Yes indeed, what words came out that had such a magical effect? Something apt from “The Merchant of Venice”? I can’t quite see them being inspired by Shylock’s speech pinning Antonio down to donating a pound of his flesh.
I still remember quite a bit of the Rubaiyat: “Come, fill the Cup, and in the fire of Spring/Your Winter garment of Repentance fling./The Bird of Time has but a little way/To flutter – and the Bird is on the Wing.” So maybe that popped out.
Archy and Mehitabel are more promising. Loved the bit where Mehitabel the cat (Cleopatra in a previous life) mated with a prairie fox (oops!) and surreptiously placed the offspring in a garbage bin hoping for rain. Might have quoted Thurber’s sketch of a bowler hat on the ground and a man sternly asking the hippopotamus “What have you done with Dr. Milmoss?” Or, the couple in bed with a seal peering over the bedhead. Wife: “I could have sworn I heard a seal bark”.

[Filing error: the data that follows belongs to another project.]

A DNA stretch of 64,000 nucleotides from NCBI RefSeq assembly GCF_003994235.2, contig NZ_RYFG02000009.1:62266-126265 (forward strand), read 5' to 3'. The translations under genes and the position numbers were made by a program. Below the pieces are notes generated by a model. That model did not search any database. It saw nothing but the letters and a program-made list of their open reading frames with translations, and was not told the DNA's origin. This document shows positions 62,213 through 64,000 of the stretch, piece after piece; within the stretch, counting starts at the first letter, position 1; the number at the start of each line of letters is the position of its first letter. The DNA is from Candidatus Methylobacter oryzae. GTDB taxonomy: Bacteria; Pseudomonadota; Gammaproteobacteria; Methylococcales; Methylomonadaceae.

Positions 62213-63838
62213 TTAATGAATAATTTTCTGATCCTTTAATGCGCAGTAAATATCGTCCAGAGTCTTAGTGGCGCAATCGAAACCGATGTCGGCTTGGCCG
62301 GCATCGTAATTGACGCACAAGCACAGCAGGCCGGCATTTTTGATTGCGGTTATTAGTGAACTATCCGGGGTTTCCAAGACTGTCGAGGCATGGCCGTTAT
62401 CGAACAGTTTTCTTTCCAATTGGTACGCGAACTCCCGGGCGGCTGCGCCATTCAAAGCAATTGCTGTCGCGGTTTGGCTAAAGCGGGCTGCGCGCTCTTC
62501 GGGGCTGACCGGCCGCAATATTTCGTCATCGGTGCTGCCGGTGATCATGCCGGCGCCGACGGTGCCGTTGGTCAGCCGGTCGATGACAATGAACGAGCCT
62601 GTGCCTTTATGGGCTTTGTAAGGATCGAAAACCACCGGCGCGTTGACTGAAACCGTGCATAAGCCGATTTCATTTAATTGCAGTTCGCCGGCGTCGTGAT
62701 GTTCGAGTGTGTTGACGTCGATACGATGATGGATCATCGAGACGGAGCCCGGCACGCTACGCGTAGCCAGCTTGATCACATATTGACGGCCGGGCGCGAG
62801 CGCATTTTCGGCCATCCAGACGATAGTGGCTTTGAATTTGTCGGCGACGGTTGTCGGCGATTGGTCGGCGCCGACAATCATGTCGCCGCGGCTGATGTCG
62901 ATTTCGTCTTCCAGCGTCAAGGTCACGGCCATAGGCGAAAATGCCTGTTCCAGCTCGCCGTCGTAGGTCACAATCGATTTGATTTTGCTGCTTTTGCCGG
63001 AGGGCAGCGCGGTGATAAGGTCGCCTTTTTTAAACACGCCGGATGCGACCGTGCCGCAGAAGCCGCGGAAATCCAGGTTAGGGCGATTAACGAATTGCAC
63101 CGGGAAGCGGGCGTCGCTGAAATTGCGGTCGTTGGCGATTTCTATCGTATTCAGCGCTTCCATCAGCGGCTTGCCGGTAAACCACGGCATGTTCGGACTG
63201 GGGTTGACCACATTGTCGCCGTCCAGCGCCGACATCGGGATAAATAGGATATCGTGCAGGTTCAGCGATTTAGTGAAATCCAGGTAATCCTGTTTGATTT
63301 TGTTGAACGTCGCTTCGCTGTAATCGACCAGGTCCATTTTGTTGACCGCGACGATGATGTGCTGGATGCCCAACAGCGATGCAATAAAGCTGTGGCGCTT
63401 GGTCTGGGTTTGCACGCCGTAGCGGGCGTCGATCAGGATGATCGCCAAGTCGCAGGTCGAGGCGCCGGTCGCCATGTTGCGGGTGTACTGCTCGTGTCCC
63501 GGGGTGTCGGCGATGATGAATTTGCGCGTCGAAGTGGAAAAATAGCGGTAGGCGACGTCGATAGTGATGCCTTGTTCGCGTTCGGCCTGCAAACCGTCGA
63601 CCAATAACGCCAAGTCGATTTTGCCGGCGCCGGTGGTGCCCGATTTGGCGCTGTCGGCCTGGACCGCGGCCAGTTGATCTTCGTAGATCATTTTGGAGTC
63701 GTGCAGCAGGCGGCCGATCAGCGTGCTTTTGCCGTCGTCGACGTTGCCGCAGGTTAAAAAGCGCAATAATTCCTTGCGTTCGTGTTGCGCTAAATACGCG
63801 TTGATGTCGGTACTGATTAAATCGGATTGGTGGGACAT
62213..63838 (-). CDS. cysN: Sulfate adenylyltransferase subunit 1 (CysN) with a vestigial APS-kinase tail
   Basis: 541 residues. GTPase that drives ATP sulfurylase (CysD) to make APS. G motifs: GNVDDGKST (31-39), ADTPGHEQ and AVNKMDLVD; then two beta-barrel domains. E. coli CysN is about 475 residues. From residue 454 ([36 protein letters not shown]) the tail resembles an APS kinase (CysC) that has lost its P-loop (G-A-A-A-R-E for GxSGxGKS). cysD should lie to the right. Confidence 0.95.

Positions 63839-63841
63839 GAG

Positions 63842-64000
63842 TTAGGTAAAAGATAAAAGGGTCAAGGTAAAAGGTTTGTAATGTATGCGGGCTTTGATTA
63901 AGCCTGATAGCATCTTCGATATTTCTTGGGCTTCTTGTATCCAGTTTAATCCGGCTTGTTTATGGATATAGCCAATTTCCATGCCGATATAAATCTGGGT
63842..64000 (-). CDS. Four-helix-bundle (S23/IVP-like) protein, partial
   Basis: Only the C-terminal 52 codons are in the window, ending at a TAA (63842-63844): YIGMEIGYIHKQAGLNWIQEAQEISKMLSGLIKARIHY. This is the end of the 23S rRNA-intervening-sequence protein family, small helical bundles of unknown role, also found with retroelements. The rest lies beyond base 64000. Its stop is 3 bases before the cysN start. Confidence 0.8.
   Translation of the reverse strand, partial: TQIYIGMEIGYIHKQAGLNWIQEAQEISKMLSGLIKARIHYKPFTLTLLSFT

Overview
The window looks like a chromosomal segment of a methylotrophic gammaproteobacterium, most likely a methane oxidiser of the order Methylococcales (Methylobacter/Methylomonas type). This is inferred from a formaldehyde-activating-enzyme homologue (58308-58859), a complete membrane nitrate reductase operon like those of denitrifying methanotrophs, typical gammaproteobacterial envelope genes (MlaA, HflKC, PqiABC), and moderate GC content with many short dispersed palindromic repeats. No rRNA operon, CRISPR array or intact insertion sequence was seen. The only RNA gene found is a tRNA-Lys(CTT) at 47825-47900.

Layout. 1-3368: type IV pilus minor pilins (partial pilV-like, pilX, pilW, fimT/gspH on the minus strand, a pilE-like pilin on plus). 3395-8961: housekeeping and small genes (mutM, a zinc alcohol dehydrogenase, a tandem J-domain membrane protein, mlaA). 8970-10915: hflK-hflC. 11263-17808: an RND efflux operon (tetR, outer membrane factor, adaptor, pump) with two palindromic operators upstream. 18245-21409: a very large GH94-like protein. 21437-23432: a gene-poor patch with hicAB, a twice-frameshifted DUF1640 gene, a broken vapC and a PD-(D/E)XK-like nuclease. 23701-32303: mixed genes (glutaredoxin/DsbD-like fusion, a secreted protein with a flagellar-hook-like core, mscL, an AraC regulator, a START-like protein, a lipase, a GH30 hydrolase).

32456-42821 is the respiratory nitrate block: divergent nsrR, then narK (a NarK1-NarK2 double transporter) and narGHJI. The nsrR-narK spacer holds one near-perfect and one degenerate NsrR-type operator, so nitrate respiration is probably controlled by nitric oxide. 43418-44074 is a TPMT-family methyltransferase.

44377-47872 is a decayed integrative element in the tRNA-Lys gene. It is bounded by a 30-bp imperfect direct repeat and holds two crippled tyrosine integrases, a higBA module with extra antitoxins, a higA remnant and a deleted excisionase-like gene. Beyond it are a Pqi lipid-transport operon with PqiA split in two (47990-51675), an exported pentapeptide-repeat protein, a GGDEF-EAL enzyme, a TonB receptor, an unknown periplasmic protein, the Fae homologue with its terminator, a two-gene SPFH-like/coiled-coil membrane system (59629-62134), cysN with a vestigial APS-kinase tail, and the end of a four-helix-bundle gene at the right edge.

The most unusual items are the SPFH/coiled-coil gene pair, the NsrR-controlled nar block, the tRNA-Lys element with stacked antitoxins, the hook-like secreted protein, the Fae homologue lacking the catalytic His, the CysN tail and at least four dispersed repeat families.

Or Alice. Doubt that I quoted “The Walrus and the Carpenter” in case it reminded them of the oyster. Maybe the Queen and the croquet – “Off with her head!”, or the Mad Hatter’s Tea Party (which has so many parallels in modern life) or the grin of the Cheshire Cat as it faded away. So much material there.
Certainly I would have waxed eloquent on “The Wind in the Willows” and “The Odyssey”. I find them fascinating even today. I can still picture Toad tootling crazily along the road obsessed by his love of motor vehicles, and wonder why Odysseus spent so long with Calypso – 7 years – when he was supposedly busting to get home to Penelope on the wine-dark sea.